Third time turned out to be unlucky after all.
Earlier today, Sen. Susan Collins said that she has serious concerns about the latest GOP bill to repeal and replace ObamaCare as Republicans prepare to vote on the legislation next week, adding that she was “leaning against the bill… I’m just trying to do what I believe is the right thing for the people of Maine.” And with Collins voicing against the bill, it meant that GOP leadership would be left with no room for error if they want to get their last-ditch ObamaCare repeal bill through the Senate next week.
The math is simple: Republicans have 52 seats and need 50 senators to support the bill, which would require Vice President Pence to break a tie, under the special budget rules being used to avoid a Democratic filibuster. Sen. Rand Paul has already said he will vote against the legislation.
Which meant that losing just one more vote would mean the end of this latest attempt to repeal Obamacare.
They lost it moments ago when John McCain said in a statement that “I cannot in good conscience vote for the Graham-Cassidy proposal“.
— John McCain (@SenJohnMcCain) September 22, 2017
The senator added that “I would consider supporting legislation similar to that offered by my friends Senators Graham and Cassidy were it the product of extensive hearings, debate and amendment. But that has not been the case. Instead, the specter of September 30th budget reconciliation deadline has hung over this entire process. McCain’s statement recalls his dramatic return to Washington in July after a brain-cancer diagnosis, when he cast the decisive “no” vote to send a health plan by Senate Majority Leader Mitch McConnell down to a stunning 49-51 defeat.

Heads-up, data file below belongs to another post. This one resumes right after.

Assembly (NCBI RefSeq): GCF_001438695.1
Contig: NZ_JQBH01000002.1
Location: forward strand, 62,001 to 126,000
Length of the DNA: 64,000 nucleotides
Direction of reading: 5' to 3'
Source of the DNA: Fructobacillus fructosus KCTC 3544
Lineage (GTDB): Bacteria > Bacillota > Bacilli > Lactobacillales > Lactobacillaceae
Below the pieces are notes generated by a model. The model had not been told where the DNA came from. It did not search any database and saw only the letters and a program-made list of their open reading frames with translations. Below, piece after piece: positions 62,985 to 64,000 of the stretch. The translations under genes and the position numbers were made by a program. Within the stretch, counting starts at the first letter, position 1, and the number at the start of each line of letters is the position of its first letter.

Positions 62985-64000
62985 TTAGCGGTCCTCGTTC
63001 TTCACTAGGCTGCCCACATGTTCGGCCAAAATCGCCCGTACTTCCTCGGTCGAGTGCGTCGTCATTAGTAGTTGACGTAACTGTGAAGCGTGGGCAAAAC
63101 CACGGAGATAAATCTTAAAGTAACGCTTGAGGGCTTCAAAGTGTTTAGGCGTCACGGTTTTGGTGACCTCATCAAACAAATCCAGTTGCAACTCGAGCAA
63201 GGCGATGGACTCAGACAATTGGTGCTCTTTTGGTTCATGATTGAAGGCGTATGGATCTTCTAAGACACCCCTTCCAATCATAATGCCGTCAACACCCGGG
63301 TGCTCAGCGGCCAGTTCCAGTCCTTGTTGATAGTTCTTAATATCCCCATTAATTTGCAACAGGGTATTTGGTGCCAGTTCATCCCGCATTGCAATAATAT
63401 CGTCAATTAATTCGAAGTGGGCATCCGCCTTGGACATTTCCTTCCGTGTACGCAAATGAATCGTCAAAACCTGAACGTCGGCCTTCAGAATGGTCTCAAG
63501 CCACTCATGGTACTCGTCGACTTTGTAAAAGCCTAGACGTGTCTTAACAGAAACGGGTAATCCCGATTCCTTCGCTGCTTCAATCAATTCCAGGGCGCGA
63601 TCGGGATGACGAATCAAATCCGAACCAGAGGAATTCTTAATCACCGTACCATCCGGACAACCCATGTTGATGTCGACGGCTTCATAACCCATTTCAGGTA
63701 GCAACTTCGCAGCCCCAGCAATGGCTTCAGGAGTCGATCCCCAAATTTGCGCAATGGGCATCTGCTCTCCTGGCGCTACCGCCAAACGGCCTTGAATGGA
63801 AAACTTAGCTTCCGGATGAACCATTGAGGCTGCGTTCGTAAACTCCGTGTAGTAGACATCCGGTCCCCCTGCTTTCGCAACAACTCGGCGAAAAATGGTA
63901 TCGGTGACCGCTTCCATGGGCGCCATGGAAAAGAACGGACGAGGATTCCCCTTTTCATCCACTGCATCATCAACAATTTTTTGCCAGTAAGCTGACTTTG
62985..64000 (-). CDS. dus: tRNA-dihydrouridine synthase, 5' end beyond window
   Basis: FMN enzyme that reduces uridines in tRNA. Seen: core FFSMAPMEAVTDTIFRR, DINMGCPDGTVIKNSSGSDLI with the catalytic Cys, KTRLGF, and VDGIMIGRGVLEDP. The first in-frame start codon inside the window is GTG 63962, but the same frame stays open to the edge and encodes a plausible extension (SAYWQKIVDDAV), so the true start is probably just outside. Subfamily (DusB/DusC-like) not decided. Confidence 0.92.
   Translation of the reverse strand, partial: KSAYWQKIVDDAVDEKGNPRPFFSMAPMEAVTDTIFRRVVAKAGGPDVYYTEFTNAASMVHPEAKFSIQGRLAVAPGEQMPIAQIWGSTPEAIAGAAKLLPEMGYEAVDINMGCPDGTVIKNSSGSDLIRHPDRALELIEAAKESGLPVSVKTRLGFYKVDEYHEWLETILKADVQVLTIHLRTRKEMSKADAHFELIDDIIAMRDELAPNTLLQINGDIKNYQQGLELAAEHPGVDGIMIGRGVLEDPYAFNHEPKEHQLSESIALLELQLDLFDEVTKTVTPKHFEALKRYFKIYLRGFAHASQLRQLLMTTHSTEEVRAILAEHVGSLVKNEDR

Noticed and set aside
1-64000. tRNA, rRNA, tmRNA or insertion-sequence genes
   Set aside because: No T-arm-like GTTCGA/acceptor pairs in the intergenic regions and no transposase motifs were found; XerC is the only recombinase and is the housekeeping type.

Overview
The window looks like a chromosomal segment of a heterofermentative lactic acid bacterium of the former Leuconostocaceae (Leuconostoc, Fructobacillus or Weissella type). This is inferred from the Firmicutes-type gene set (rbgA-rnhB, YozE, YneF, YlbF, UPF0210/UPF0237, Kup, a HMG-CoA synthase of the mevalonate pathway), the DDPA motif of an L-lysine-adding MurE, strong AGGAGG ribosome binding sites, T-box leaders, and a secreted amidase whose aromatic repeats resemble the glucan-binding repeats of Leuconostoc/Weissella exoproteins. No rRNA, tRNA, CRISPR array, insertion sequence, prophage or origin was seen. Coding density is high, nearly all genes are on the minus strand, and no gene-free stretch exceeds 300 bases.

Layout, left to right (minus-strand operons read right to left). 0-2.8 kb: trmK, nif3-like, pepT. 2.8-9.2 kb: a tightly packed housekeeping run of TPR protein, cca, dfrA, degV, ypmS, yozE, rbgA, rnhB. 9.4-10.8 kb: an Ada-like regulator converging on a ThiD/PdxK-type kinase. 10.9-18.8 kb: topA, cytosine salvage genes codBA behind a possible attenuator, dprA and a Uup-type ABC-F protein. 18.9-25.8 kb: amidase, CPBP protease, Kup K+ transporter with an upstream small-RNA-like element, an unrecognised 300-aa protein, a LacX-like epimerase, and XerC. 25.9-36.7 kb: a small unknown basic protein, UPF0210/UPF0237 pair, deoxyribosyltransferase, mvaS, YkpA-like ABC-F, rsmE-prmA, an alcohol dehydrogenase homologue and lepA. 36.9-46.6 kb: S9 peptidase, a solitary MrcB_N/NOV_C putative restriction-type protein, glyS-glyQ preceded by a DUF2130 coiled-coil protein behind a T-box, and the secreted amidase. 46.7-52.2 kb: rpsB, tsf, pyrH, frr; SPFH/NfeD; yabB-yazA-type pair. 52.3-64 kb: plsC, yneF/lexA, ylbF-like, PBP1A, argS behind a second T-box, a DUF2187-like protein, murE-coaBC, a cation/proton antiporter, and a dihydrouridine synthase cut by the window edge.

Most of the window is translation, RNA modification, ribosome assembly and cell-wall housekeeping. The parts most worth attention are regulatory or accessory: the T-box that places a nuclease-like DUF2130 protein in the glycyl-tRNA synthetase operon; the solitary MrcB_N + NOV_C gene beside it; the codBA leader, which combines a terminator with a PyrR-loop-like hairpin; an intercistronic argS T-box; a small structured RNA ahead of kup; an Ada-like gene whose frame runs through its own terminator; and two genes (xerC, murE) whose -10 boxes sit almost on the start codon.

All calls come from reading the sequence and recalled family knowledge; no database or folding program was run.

Ultimately, McCain demands the Democrats be part of any solution: “A bill of this impact requires a bipartisan approach” as “we should not be content to pass health care legislation on a party-line basis, as Democrats did when they rammed Obamacare through Congress in 2009.”
His full statement below:
STATEMENT BY SENATOR JOHN McCAIN ON HEALTH CARE REFORM
Washington, D.C. — U.S. Senator John McCain (R-AZ) released the following statement today on health care reform:
“As I have repeatedly stressed, health care reform legislation ought to be the product of regular order in the Senate. Committees of jurisdiction should mark up legislation with input from all committee members, and send their bill to the floor for debate and amendment. That is the only way we might achieve bipartisan consensus on lasting reform, without which a policy that affects one-fifth of our economy and every single American family will be subject to reversal with every change of administration and congressional majority.
“I would consider supporting legislation similar to that offered by my friends Senators Graham and Cassidy were it the product of extensive hearings, debate and amendment. But that has not been the case. Instead, the specter of September 30th budget reconciliation deadline has hung over this entire process.
“We should not be content to pass health care legislation on a party-line basis, as Democrats did when they rammed Obamacare through Congress in 2009. If we do so, our success could be as short-lived as theirs when the political winds shift, as they regularly do. The issue is too important, and too many lives are at risk, for us to leave the American people guessing from one election to the next whether and how they will acquire health insurance. A bill of this impact requires a bipartisan approach.
“Senators Alexander and Murray have been negotiating in good faith to fix some of the problems with Obamacare. But I fear that the prospect of one last attempt at a strictly Republican bill has left the impression that their efforts cannot succeed. I hope they will resume their work should this last attempt at a partisan solution fail.